Sacked Black blasts ST 'cuttings-job' leads

The sacked chief political correspondent of The Sunday Times has condemned the paper for printing front-page leads consisting of “reheated political cuttings jobs”.

Eben Black was dismissed by News International last week after five years in the Sunday Times job. He decided to speak out after being angered by a story on the Media Guardian website.

It quoted News International sources as saying he lost his job because he did not bring in enough scoops.

Black said: “I did not want this to become a public matter but I have been outraged by the fact that somebody from The Sunday Times has been giving off-the-record briefings against me.”

Responding to the criticism he said: “I would suggest that it’s not true. The kind of reheated political cuttings job which they seem to like leading The Sunday Times on is not my idea of an exclusive, quite frankly.

“There’s been a constant flow of what I would consider to be exclusive and good stories. The Sunday Times is the first newspaper I have worked at where I have been asked two particular questions by the powers that be: if it hasn’t happened yet, then how come you know about it? And what will the press office say?” Black said he was offered the job of defence correspondent and sacked for “gross misconduct” because he turned it down saying: “It’s not something I’m interested in and it’s a demotion from where I was.” He said there were no other grounds for dismissal and he was taking legal advice.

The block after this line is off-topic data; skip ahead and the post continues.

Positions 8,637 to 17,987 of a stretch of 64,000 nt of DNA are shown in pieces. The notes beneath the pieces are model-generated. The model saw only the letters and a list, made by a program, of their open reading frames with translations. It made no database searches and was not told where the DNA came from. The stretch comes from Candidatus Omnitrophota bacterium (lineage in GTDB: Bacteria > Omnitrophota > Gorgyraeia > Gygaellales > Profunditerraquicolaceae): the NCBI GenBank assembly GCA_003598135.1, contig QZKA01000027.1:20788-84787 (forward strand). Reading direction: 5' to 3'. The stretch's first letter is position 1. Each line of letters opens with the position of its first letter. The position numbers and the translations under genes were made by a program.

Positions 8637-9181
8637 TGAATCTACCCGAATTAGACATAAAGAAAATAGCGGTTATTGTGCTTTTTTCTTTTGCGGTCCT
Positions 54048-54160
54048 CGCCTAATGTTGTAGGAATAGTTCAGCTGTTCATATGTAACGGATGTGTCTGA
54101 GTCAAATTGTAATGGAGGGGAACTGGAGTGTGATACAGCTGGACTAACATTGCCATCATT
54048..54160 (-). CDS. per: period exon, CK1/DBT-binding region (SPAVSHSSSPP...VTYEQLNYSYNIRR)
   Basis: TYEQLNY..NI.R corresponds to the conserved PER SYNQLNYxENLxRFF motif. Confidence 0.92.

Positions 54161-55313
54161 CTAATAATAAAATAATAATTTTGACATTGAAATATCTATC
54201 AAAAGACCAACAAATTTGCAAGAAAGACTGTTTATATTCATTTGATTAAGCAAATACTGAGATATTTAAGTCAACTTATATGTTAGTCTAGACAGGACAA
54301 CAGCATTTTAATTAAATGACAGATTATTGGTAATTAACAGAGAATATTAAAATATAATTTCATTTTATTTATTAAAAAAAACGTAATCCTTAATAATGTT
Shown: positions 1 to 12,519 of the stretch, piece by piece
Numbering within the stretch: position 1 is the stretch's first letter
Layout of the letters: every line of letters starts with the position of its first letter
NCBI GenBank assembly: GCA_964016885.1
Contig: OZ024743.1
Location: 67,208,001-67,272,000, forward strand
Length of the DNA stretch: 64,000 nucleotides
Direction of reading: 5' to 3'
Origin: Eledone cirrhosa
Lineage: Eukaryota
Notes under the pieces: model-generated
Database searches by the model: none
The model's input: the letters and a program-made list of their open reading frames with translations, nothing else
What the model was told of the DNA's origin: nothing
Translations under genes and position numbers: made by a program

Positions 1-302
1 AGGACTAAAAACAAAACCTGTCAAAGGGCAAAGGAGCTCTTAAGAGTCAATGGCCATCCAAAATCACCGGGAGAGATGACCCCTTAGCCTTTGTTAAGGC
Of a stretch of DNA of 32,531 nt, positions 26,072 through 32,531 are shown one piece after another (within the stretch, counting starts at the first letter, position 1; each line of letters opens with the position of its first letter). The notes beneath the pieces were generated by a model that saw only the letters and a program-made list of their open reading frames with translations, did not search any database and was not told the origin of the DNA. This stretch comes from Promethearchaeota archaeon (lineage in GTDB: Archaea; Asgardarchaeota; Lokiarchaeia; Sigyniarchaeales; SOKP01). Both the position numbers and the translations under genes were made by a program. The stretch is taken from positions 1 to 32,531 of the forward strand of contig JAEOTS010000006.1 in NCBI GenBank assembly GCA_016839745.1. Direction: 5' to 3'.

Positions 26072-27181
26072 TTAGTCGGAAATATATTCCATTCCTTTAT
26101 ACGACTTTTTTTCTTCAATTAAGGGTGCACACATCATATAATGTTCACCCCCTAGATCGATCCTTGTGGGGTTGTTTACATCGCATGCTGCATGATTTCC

Black was political editor of the News of the World and was a political correspondent on Today and The Sun.

He said: “The Sunday Times is desperately trying to improve its image and maybe it’s because of my tabloid background that they are saying ‘we don’t want a tabloid journalist working for us any more’. I have worked on tabloids for so long and found tabloid political reporting to be absolutely straight – which contrasts with some of the things which I’ve seen on The Sunday Times.”

Sunday Times managing editor Richard Caseby declined to comment.

By Dominic Ponsford

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